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Go through it.

If you have found yourself broken and grieving the loss of someone you love, I want you to know I’m so sorry that you have to go through this. This could possibly be the hardest thing you will ever go through and you need to know that it is OK to not be OK.

For whatever reason, the person you love is not here anymore and no matter how many other people are surrounding and supporting you, it still hurts and feels lonely.

Right now, probably the worst thing you could do is worry about impressing others with how you handle it.

I believe Christians especially feel obligated to put on a brave face and say they are fine and that they still trust in God’s plan when the truth is, they don’t really know what to think. If you are that person, please understand you can grieve with hope, but you can still grieve. Let yourself go through it.

Here’s why I say that . . .

My beautiful wife Lyndsie battled cancer fiercely for almost 10 years. I had the honor of being there by her side from the very beginning to the very end and I watched in awe as she bravely fought for her life and for the ones she loved. She was determined to thrive in spite of her situation and she was refined like gold by the fires she had to walk through.

The days and weeks after Lyndsie’s death were so intense and overwhelming. But even in the raw pain, I knew that it was my job to stay strong and to represent her and the strength she had shown so well as we prepared to honor her life. That meant trying to pick out a casket that in some weird, depressing way reflected her style and walking through a cemetery to choose a spot that seemed as peaceful as possible, knowing that people would come there to visit for many years to come. That meant standing next to her casket for four hours as an overwhelming line of amazing family and friends encouraged and comforted us. It meant picking out songs for the funeral that captured her life. And that meant standing up at her funeral and talking about the way her love rescued my life and showed me the hope of Heaven. I firmly believe that God gave me and everyone in the family the supernatural strength and presence of mind to hold it all together for those few days because that’s what we needed to do.

But then I grieved.

The majority of people who had seen me standing strong and talking about Jesus with an urgency and speaking about heaven with a longing in my voice wouldn’t have recognized me over the next days and weeks. I got sick, lost weight, and avoided sleeping in a bed because it reminded me even more that Lyndsie wasn’t there. I didn’t return calls or texts unless it was about the kids. I looked at so many old pictures of us dating and her holding our children, I read her blog from start to finish and just went through it.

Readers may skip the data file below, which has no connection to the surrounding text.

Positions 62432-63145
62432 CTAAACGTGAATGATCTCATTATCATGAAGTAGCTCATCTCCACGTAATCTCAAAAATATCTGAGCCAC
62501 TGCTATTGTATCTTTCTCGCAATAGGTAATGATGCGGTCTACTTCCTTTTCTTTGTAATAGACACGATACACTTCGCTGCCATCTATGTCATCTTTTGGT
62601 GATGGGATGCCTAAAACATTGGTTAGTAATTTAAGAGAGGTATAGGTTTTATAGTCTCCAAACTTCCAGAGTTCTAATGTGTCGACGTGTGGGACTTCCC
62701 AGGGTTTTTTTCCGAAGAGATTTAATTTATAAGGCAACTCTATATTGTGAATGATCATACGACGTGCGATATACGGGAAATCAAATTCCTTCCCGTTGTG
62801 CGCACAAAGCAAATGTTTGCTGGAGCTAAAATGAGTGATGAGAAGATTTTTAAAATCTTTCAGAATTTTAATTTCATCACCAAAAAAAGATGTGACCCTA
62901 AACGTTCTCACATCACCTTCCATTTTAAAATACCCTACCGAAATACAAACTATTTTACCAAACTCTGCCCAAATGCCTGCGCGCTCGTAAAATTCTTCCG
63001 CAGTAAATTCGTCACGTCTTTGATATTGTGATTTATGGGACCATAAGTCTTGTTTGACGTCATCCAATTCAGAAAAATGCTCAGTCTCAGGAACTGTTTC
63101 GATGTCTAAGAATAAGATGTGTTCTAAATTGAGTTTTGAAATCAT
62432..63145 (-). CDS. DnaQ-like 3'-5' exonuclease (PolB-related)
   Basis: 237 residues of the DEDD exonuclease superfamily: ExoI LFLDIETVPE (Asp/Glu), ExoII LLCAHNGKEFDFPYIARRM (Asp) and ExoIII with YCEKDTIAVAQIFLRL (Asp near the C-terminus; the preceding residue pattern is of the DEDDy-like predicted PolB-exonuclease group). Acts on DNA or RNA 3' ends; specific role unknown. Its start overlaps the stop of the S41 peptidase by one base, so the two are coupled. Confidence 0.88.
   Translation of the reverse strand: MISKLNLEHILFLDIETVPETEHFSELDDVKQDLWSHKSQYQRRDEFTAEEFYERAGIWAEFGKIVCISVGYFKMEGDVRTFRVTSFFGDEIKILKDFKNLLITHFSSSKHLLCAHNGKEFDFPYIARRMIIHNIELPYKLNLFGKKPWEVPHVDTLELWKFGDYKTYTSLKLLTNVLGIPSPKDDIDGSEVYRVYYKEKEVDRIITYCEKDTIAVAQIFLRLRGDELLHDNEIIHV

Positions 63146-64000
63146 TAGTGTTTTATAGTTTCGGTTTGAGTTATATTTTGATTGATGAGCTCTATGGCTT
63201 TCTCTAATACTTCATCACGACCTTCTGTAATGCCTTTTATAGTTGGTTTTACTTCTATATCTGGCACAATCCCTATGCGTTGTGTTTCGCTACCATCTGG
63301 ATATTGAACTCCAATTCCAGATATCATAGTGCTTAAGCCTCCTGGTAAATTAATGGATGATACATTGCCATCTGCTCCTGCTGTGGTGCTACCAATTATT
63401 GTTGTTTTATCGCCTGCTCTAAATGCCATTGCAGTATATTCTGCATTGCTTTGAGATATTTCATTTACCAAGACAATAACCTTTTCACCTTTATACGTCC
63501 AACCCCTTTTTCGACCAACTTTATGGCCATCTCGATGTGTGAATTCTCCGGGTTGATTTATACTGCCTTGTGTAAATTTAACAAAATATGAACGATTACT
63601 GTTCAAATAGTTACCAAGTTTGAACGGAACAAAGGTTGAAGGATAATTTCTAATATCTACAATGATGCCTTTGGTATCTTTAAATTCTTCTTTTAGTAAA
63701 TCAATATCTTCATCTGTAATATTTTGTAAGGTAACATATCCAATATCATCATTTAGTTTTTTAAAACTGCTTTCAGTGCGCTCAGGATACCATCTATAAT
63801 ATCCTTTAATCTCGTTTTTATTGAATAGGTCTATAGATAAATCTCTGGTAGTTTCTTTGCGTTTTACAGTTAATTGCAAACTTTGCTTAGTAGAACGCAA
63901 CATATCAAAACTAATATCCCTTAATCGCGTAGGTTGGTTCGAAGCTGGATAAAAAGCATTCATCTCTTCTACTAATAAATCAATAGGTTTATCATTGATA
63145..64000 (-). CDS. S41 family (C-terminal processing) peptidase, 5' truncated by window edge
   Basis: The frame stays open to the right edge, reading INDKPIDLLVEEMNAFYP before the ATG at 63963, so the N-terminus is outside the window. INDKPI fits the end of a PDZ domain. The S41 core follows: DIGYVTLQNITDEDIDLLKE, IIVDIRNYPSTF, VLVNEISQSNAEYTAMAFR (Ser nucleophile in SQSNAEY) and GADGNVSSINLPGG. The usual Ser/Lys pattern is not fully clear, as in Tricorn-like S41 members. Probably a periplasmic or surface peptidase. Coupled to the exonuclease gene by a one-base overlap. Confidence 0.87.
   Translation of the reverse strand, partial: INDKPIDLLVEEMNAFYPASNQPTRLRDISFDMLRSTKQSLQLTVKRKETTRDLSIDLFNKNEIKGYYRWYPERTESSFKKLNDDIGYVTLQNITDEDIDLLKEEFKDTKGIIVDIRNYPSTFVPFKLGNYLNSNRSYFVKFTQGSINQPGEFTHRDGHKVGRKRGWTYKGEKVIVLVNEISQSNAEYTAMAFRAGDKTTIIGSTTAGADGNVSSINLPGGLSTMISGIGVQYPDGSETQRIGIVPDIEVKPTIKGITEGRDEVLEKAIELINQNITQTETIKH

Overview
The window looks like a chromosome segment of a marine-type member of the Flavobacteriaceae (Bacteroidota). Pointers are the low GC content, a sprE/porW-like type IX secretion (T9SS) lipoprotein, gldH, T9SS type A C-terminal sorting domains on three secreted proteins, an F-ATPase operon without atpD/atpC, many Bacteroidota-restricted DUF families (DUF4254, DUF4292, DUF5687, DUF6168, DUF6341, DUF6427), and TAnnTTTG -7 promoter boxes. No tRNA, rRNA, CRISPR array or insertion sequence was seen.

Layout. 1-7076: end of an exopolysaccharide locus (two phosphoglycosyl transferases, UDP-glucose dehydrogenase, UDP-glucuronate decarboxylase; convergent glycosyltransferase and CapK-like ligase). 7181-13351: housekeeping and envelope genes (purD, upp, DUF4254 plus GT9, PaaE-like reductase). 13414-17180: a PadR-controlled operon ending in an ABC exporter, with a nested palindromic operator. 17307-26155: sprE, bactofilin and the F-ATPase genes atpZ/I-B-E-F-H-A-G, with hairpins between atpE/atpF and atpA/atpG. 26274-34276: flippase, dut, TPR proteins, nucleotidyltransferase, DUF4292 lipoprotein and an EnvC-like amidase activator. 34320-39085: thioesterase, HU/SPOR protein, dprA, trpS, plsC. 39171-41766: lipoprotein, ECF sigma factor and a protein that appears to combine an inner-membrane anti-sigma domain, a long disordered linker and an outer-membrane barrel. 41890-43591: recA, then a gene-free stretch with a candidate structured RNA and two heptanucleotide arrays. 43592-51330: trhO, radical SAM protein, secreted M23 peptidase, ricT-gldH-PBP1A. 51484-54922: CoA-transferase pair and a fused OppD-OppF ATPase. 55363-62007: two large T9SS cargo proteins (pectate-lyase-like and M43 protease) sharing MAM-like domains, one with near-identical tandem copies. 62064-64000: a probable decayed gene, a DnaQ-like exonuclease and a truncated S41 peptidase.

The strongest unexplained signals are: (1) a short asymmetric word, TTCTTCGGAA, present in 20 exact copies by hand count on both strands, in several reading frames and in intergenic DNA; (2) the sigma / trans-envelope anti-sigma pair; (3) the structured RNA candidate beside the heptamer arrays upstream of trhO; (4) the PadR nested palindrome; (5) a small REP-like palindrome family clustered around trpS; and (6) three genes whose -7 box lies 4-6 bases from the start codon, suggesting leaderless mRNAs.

I didn’t try to convince anyone that I was OK, because I wasn’t.

But there was an unexpected beauty in being broken where I became empty of myself and became willing to listen to God speak to my heart.

Through God’s word and through defining moments, I began to hear Him speaking truth and purpose into my pain. He had my full attention and the promises I was reminded of in that season of despair and grief turned out to be the foundation of my healing and my future. My eyes were opened to the hurt and pain of others and a longing to share the hope and love of Jesus was stirred in my soul. And even though I never want to go back to that place of raw grief, I will never forget what I learned by going through it.

So, if you are in that same place, my prayer for you is that you would allow yourself to hurt right now.

If you try to push it down deep in your soul and avoid dealing with it, it will show up later with a vengeance. Allow yourself to feel all the things grief brings because each one reveals how inadequate we are in our own strength. When we feel out of control, we are reminded of who is in control. When we are broken, we realize our need for a healer. When we are lost, we desire to be found. When we feel like we are drowning, we desperately want to be rescued. When we don’t know who we are anymore, we long to belong.

And slowly but surely we will begin to see who is in control, who is our healer, who is looking for us, who will rescue us and who we belong to . . . our Heavenly Father.

Originally published on Finding Our New Normal
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Daniel Brooker

Daniel Brooker is a widower who has found love again. A husband to an inspiring woman. A father to five incredible children with grieving hearts. An encourager.

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